We develop simple methods for constructing parameter priors for model choice among Directed Acyclic Graphical (DAG) models.
I then use these representations to build Pathfinder, a large normative expert system for the diagnosis of lymph-node diseases (the domain contains over 60 diseases and over 100 disease findings).
Also, we show how to identify a non-redundant set of parameters for an EBNC, and describe an asymptotic approximation for learning the structure of Bayesian networks that contain EBNCs.
Identifying causal relationships from observation data is difficult, in large part, due to the presence of hidden common causes.
Over the last decade, there has been growing interest in the use or measures or change in belief for reasoning with uncertainty in artificial intelligence research.
We provide a correction to the expression for scoring Gaussian directed acyclic graphical models derived in Geiger and Heckerman [Ann.
This is the Proceedings of the Ninth Conference on Uncertainty in Artificial Intelligence, which was held in Washington, DC, July 9-11, 1993
In this paper, an empirical evaluation of three inference methods for uncertain reasoning is presented in the context of Pathfinder, a large expert system for the diagnosis of lymph-node pathology.
A similarity network is a tool for constructing belief networks for the diagnosis of a single fault.
We present a representation of partial confidence in belief and preference that is consistent with the tenets of decision-theory.
The time complexity of the algorithm is O(nm-2m+), where n is the number of diseases, m+ is the number of positive findings and m- is the number of negative findings.
Architectures for uncertainty handling that take statements in the calculus as objects to be reasoned about offer the prospect of retaining normative status with respect to decision making while supporting the other tasks in uncertain reasoning.
This inconsistency is used to argue for a redefinition of certainty factors in terms of the intuitively appealing desiderata associated with the combining functions.
Cutset conditioning and clique-tree propagation are two popular methods for performing exact probabilistic inference in Bayesian belief networks.
Value-of-information analyses provide a straightforward means for selecting the best next observation to make, and for determining whether it is better to gather additional information or to act immediately.
I introduce a temporal belief-network representation of causal independence that a knowledge engineer can use to elicit probabilistic models.
We compare the diagnostic accuracy of three diagnostic inference models: the simple Bayes model, the multimembership Bayes model, which is isomorphic to the parallel combination function in the certainty-factor model, and a model that incorporates the noisy OR-gate interaction.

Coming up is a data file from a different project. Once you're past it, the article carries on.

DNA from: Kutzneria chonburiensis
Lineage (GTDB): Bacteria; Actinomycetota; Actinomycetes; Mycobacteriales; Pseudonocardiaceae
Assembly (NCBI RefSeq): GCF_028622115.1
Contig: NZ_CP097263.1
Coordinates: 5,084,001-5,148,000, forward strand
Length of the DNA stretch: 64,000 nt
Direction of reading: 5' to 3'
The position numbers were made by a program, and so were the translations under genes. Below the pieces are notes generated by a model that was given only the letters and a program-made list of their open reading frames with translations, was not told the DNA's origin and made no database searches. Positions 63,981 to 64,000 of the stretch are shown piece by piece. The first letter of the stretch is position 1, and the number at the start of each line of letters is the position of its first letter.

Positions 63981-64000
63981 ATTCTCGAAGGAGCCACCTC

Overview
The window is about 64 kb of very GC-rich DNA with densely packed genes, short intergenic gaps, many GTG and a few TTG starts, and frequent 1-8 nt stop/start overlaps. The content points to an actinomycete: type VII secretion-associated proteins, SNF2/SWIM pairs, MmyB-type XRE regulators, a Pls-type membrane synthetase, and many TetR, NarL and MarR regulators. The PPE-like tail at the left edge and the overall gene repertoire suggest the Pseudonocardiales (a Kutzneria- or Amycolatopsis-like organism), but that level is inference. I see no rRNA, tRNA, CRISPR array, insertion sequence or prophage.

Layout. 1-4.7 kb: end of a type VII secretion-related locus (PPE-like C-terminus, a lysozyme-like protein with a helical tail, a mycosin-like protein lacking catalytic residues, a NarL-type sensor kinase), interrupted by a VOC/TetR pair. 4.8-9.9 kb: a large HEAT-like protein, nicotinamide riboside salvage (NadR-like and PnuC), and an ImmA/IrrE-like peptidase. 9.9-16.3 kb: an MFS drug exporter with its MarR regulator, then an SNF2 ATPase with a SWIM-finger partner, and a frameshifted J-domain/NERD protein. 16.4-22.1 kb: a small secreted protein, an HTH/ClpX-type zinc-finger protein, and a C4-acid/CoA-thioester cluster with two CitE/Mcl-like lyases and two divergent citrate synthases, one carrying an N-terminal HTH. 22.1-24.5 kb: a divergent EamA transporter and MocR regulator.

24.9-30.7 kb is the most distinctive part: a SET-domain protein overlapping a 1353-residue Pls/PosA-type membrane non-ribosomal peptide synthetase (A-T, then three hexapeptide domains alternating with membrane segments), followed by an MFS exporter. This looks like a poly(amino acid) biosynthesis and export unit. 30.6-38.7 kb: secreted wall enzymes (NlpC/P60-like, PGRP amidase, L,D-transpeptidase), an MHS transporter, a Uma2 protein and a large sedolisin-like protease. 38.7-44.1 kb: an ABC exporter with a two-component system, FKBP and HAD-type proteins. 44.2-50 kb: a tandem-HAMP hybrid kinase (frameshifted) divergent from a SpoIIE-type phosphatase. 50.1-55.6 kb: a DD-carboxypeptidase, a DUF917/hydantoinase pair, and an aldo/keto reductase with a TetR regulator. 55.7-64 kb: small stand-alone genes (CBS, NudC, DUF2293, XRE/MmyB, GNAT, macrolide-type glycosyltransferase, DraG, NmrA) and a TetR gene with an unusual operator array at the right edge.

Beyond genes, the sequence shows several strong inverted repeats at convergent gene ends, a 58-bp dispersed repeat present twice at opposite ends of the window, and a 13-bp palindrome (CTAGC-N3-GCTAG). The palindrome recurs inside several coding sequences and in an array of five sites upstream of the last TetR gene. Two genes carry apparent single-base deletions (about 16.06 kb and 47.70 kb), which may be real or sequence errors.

We show that these new assumptions, when combined with parameter independence, parameter modularity, and likelihood equivalence, allow us to apply methods for learning acausal networks to learn causal networks.
We extend the Bayesian Information Criterion (BIC), an asymptotic approximation for the marginal likelihood, to Bayesian networks with hidden variables.
We describe computationally efficient methods for learning mixtures in which each component is a directed acyclic graphical model (mixtures of DAGs or MDAGs).
In the first part of the paper, we perform an experimental comparison between three batch clustering algorithms: the Expectation-Maximization (EM) algorithm, a winner take all version of the EM algorithm reminiscent of the K-means algorithm, and model-based hierarchical agglomerative clustering.
Results indicate that for a wide range of conditions, Bayesian networks with decision trees at each node and correlation methods outperform Bayesian-clustering and vector-similarity methods.
We show that the only parameter prior for complete Gaussian DAG models that satisfies global parameter independence, complete model equivalence, and some weak regularity assumptions, is the normal-Wishart distribution.
We argue that it is more appropriate to view the problem of generating recommendations as a sequential decision problem and, consequently, that Markov decision processes (MDP) provide a more appropriate model for Recommender systems.
We describe CFW, a computationally efficient algorithm for collaborative filtering that uses posteriors over weights of evidence.
Until now, these approaches did not address confounding by family relatedness and population structure, a problem that is becoming more important as larger data sets are used to increase power.